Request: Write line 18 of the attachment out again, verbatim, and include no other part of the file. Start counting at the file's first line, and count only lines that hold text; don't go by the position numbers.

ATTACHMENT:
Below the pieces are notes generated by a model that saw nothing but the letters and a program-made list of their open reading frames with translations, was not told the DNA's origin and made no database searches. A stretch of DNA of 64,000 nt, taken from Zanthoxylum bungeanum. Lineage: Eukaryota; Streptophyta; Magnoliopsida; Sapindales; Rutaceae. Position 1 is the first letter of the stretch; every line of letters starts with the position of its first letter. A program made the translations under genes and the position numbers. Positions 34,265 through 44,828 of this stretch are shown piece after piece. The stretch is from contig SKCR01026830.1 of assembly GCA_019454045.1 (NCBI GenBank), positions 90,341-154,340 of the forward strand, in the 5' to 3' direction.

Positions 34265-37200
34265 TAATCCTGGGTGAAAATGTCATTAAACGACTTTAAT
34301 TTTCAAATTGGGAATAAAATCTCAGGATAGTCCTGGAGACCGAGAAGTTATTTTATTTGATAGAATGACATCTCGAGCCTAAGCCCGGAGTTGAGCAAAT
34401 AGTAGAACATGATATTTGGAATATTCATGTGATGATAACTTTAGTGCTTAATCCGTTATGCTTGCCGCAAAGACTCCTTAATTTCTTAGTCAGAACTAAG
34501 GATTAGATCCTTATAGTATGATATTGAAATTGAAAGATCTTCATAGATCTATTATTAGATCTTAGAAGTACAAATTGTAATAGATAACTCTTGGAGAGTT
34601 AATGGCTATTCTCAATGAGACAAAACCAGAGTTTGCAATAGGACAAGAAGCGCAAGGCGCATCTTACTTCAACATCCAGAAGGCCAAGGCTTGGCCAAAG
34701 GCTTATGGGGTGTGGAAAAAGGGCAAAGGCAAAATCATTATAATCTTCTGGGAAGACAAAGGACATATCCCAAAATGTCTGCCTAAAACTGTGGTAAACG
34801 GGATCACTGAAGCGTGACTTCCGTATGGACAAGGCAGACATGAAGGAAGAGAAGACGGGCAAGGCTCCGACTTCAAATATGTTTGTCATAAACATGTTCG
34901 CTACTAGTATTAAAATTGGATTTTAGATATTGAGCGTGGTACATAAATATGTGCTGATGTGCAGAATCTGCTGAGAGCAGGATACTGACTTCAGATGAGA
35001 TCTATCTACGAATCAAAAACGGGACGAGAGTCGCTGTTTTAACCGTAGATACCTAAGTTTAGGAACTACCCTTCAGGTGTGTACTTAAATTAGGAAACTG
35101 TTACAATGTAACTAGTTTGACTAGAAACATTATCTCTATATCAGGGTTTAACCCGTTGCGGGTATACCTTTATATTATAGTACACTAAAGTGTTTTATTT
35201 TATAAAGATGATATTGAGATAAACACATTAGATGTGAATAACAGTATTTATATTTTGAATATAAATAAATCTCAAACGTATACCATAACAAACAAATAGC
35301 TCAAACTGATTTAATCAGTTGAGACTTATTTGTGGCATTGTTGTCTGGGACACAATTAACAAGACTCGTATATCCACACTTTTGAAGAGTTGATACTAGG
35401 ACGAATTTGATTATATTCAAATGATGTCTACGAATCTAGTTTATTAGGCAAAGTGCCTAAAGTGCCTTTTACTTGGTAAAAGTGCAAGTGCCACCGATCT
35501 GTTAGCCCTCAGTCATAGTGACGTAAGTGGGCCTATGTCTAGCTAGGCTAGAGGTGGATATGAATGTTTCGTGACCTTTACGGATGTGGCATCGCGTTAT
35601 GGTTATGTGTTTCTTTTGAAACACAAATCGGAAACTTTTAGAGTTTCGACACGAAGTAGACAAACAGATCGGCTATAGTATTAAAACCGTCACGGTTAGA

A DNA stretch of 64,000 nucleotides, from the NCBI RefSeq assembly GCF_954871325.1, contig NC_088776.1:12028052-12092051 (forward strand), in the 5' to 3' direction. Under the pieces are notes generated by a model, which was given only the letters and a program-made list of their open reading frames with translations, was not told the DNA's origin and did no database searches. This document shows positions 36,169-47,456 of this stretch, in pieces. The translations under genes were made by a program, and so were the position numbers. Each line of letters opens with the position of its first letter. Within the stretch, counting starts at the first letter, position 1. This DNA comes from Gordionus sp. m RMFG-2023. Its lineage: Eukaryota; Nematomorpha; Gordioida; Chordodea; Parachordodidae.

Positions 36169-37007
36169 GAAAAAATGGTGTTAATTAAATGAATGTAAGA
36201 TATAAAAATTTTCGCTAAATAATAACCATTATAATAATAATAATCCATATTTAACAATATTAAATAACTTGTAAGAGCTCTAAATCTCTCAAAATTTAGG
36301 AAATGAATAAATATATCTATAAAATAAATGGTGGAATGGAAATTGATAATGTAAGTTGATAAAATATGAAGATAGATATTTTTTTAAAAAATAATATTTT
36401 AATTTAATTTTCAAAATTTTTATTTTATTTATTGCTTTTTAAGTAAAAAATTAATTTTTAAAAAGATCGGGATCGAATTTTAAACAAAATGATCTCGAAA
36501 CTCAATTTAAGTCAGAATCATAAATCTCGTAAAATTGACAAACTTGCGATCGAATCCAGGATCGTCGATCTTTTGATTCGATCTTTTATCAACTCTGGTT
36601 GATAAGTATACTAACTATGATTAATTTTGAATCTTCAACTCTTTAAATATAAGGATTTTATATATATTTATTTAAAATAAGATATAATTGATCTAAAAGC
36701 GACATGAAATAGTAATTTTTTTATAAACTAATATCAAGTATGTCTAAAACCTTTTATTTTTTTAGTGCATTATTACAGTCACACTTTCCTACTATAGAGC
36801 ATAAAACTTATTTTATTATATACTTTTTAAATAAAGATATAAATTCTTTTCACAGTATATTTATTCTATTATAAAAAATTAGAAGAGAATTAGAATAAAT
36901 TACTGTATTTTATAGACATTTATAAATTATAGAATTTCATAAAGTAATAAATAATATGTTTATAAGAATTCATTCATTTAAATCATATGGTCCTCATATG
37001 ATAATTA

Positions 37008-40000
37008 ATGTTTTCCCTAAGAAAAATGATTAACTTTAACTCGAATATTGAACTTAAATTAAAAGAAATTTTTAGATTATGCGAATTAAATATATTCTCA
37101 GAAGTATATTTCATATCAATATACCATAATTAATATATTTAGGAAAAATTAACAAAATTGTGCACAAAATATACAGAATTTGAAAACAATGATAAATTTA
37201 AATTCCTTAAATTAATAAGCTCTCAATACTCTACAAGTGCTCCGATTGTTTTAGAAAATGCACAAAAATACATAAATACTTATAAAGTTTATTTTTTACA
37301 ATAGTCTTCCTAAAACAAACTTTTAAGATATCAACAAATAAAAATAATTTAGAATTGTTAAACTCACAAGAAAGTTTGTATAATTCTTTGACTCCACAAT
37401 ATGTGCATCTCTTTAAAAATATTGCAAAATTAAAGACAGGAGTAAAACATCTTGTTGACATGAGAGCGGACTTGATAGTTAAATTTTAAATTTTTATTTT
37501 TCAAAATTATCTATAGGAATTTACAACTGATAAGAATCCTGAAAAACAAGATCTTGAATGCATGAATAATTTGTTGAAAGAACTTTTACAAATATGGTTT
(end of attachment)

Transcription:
A DNA stretch of 64,000 nucleotides, from the NCBI RefSeq assembly GCF_954871325.1, contig NC_088776.1:12028052-12092051 (forward strand), in the 5' to 3' direction. Under the pieces are notes generated by a model, which was given only the letters and a program-made list of their open reading frames with translations, was not told the DNA's origin and did no database searches. This document shows positions 36,169-47,456 of this stretch, in pieces. The translations under genes were made by a program, and so were the position numbers. Each line of letters opens with the position of its first letter. Within the stretch, counting starts at the first letter, position 1. This DNA comes from Gordionus sp. m RMFG-2023. Its lineage: Eukaryota; Nematomorpha; Gordioida; Chordodea; Parachordodidae.